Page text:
His exit comes after Magic Leap decided to shift its focus to AR applications for businesses, sidelining plans for consumer-oriented hardware. Last month, Abovitz said the company would lay off “a number of employees” — reported to be 1,000 staffers, or half the workforce. Magic Leap’s owners also were said to be looking at strategic options including a potential sale, Bloomberg reported in March.
Subsequently, Magic Leap “closed significant new funding,” per Abovitz’s May 28 post. That round came in at $350 million and, as a result, Magic Leap is not laying off as many employees as previously expected.
Now Abovitz is out, as Magic Leap’s investors have decided the company needs a new CEO at the helm.
“As the board and I planned the changes we made and what Magic Leap needs for this next focused phase, it became clear to us that a change in my role was a natural next step,” Abovitz wrote in a blog post late Thursday. “I discussed this with the board and we have agreed that now is the time to bring in a new CEO who can help us to commercialize our focused plan for spatial computing in enterprise.”
Magic Leap’s investors include the Kingdom of Saudi Arabia, AT&T, Alphabet, NTT DoCoMo, Alibaba Group, Warner Bros., Legendary Entertainment, Vulcan Capital, Kleiner Perkins, and Andreessen Horowitz. Magic Leap previously inked deals with AT&T and DoCoMo to be the exclusive wireless distributors of its products in the U.S. and Japan, respectively.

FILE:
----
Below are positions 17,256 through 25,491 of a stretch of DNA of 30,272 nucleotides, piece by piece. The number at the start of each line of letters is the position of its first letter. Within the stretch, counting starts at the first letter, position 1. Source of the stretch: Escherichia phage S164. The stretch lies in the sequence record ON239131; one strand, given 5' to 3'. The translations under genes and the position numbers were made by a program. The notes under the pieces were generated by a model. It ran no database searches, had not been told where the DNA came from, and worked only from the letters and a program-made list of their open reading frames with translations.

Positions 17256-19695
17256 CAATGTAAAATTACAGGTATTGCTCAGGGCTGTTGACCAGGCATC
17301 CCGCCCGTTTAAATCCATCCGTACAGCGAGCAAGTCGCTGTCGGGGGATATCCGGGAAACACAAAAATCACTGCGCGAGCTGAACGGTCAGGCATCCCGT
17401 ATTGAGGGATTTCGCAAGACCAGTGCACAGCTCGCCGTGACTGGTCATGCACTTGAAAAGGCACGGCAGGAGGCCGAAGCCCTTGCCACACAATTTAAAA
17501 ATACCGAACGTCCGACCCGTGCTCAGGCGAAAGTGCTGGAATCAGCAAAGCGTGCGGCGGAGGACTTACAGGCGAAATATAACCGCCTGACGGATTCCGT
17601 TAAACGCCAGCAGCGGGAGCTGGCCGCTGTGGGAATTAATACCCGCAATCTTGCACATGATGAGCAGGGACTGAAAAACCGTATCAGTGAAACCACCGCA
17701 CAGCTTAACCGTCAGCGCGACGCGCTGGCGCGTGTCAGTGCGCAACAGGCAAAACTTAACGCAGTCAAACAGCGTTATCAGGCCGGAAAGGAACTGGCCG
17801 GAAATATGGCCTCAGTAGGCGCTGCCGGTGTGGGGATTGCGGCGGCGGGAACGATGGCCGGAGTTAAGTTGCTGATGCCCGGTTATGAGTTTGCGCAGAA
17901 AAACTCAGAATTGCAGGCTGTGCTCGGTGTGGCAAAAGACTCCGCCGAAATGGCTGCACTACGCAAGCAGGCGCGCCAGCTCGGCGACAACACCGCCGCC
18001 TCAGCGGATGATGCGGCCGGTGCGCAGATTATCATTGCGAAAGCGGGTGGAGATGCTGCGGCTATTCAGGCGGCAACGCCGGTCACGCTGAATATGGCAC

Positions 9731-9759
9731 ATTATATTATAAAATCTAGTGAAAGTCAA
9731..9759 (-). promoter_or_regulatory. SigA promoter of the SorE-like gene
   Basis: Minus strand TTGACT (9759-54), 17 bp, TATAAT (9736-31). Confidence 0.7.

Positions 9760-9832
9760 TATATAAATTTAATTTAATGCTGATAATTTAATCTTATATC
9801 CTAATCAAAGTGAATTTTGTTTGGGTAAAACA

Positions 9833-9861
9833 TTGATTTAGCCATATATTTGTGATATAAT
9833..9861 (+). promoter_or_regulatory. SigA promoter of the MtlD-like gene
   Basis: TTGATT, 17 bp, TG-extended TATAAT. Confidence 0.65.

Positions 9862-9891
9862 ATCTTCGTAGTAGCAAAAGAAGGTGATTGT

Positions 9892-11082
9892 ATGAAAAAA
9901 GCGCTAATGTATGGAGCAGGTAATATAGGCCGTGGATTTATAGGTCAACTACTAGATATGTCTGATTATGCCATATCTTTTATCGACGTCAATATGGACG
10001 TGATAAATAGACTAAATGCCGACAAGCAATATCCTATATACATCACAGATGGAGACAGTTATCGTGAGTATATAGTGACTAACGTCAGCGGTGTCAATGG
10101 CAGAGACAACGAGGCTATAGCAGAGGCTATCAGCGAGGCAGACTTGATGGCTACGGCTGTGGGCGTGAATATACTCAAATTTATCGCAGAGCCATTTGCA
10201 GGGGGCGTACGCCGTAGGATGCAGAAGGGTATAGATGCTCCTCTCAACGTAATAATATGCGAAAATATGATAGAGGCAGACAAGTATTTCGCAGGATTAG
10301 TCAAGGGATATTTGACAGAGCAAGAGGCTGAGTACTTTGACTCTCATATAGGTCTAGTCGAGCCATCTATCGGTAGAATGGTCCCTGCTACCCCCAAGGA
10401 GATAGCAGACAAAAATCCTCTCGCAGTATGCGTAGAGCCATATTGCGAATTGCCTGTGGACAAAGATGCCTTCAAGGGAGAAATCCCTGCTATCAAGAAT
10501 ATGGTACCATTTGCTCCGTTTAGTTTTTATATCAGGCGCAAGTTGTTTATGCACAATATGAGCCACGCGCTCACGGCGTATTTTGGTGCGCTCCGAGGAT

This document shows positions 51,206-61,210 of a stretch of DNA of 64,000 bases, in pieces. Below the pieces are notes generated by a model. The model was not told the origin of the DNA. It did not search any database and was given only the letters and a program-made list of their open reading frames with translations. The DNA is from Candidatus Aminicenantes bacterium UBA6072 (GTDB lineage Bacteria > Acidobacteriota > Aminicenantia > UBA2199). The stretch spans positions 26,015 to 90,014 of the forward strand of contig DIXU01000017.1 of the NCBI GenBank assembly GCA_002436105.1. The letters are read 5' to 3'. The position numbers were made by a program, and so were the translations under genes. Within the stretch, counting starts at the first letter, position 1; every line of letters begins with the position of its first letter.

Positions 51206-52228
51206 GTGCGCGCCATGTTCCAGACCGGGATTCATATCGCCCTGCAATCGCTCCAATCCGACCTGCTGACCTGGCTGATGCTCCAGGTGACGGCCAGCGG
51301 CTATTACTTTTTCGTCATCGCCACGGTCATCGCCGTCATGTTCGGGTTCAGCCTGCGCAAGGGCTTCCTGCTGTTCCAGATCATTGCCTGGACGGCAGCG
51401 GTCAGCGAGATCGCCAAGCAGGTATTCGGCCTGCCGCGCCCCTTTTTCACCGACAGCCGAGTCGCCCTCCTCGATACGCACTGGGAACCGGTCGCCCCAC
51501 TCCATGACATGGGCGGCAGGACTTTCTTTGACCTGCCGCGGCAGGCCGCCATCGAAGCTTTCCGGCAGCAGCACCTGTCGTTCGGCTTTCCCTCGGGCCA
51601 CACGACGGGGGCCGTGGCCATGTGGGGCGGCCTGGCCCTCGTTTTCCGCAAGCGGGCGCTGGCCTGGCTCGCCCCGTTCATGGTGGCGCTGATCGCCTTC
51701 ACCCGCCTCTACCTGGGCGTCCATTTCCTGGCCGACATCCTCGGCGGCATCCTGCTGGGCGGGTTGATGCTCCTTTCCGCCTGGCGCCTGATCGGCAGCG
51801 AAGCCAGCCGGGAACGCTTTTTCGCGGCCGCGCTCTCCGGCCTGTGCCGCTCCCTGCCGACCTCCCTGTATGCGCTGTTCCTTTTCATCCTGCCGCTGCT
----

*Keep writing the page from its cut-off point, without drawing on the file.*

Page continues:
According to Abovitz, Magic Leap has been actively recruiting candidates for the CEO role. He said he’s in “discussions with the board with regards to how I will continue to provide strategy and vision from a board level.”
Prior to starting Plantation, Fla.-based Magic Leap in 2001, Abovitz was co-founder and head of development and technology for MAKO Surgical, a developer of human-interactive robotics for orthopedic surgery that was acquired by Stryker for $1.65 billion in 2013.
In his resignation post, Abovitz said he remains “super excited” about Magic Leap’s prospects and boasted that “we have defined the future of computing.”
In 2018, Magic Leap launched the Magic Leap One, a wearable device designed for developers — priced starting at $2,295. The “mixed reality” system lets users see and interact with virtual objects and content, superimposed over their real-world view. The Magic Leap One includes a headset (Lightwear), a processor unit (Lightpack), and a controller, all powered by Lumin OS, which the company calls the world’s first “spatial operating system.”
Magic Leap’s content partners have included Peter Jackson’s Weta Workshop, HBO, CNN, Epic Games, Lucasfilm’s ILMxLAB, The New York Times, Unity, and studios Wingnut AR and Funomena.